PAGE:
Computing this following the usual steps, we find (assuming we choose $\epsilon(t_i) = \epsilon(t_f)$) \begin{equation} \delta S = \int_{t_i}^{t_f}dt \left(\frac{\partial L}{\partial x} -\frac{d}{dt}\frac{\partial L}{\partial\dot{x}}\right) \epsilon \end{equation} Then a further unfortunate choice is often made, namely to denote the integrand in this expression as "$\delta L$", so that "$\delta S = \int \delta L\, dt$". Again, this is a definition of the inseparable symbol "$\delta L$", and not an operation applied to the lagrangian.

References: Arnold, Mathematical Methods of Classical Mechanics, Section 12; José and Saletan, Classical Dynamics, Section 3.1

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To discuss derivation of the Euler-Lagrange equation I must first discuss the following lemma:

(To my knowledge this lemma doesn't have a name of its own, possibly it is regarded as trivially evident. In another physics.stackexchange answer I have proposed the name Jacob's lemma, after Jacob Bernoulli.)

To present this lemma let me go back to the problem that inspired the development of calculus of variations: the brachistochrone.

The solution of the brachistochrone problem is a function that minimizes the time to travel from start to end. Take the solution of the problem, and divide it in two sections. Each subsection of the solution has the same property as the global solution: it is minimal. You can continue subdividing indefinitely, the property of being minimal carries over indefinitly, so th extends to infinitisimally short subdivisions. This connects variational and differential calculus.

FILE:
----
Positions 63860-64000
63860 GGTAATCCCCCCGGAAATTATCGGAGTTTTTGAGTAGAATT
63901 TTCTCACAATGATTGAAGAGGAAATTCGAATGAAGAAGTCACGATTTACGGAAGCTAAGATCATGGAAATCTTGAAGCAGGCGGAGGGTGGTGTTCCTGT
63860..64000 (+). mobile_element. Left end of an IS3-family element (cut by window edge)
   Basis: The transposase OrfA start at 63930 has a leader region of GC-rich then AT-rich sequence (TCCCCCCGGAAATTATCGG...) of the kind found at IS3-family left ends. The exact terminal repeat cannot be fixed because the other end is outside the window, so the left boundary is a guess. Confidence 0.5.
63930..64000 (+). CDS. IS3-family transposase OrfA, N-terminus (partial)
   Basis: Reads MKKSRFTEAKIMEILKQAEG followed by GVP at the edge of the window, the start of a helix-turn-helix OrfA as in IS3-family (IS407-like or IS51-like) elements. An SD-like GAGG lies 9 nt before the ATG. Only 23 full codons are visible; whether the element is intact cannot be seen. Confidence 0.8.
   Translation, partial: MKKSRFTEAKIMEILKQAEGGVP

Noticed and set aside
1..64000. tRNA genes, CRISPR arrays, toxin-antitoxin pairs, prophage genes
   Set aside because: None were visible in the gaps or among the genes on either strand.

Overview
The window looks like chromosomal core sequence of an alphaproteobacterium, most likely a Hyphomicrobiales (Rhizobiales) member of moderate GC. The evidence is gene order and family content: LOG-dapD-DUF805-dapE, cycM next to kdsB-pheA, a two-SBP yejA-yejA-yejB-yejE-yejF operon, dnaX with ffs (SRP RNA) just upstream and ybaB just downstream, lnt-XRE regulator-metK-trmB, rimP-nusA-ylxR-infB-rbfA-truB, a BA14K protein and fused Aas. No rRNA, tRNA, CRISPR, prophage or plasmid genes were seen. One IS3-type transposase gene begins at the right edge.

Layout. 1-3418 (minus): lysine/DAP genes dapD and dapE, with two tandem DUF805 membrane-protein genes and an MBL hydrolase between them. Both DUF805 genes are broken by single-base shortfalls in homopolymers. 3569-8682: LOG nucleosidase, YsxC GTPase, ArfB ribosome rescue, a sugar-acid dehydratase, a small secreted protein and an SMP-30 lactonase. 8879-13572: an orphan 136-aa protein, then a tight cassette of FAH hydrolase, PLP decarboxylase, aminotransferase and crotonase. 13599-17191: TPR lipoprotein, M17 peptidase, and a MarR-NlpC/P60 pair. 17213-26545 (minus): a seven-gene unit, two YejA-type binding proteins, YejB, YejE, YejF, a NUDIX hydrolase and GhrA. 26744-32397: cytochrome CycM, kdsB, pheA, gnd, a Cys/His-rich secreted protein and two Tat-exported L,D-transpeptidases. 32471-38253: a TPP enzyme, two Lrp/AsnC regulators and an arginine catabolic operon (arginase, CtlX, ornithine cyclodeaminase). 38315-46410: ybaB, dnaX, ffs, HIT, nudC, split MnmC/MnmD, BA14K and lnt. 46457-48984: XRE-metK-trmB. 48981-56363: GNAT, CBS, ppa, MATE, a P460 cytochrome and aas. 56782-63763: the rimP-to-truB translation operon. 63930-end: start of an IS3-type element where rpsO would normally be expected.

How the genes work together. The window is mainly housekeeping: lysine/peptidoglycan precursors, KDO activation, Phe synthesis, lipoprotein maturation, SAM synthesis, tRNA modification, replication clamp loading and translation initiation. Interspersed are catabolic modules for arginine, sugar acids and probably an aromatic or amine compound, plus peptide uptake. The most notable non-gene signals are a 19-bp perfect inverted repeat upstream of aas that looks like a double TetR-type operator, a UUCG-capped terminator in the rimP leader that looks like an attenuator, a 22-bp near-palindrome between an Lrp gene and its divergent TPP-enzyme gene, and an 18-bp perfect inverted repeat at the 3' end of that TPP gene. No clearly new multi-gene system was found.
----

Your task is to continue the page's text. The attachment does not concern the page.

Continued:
The above reasoning is a proof of existence:
If you can state a problem in a variational form (fixed start and end points, varying in between), and the solution is an extremum (minimum or maximum), then the solution of that problem can also be found with a differential equation.

I have used the brachistochrone problem as an example, this reasoning generalizes to all cases; the extremum can be either a maximum or a minimum.


The Euler-Lagrance equation
With the above in place I can turn to the Euler-Lagrange equation. The Euler-Lagrange equation (a differential equation) accepts any problem stated in variational form, and transforms it to a problem stated in terms of differential calculus.

I recommend the derivation of the Euler-Lagrange equation by Preetum Nakkiran. Preetum Nakkiran points out that since the equation expresses a local condition it should be possible to derive it using local reasoning only.

This derivation with local reasoning only has the following advantage: all of the steps have an intuitive meaning.

The derivation that you encountered in your learning material, with global variation of the trial trajectory, is unneccesarily elaborate.




Classical mechanics

In terms of Lagrangian mechanics the true trajectory is the one trajectory that among the range of all trial trajectories has an extremum of the action.

The diagram below shows a sequence of 7 frames, each shown 3 seconds (animated GIF)
The sequence demonstrates the case of uniform acceleration.

Black curve: the trial trajectory
Red curve: kinetic energy
Green curve: minus potential energy

Note that in order to demonstrate the concept of Action the curve for the potential energy is upside down; it's the minus potential energy.

As the trial trajectory is varied: when the trial trajectory hits the true trajectory the red curve and the green curve are parallel everywhere. That is, this method uses the work-energy theorem to identify the true trajectory.

The lower-right quadrant shows the two integrals that together make up the action of classical Lagrangian mechanics

enter image description here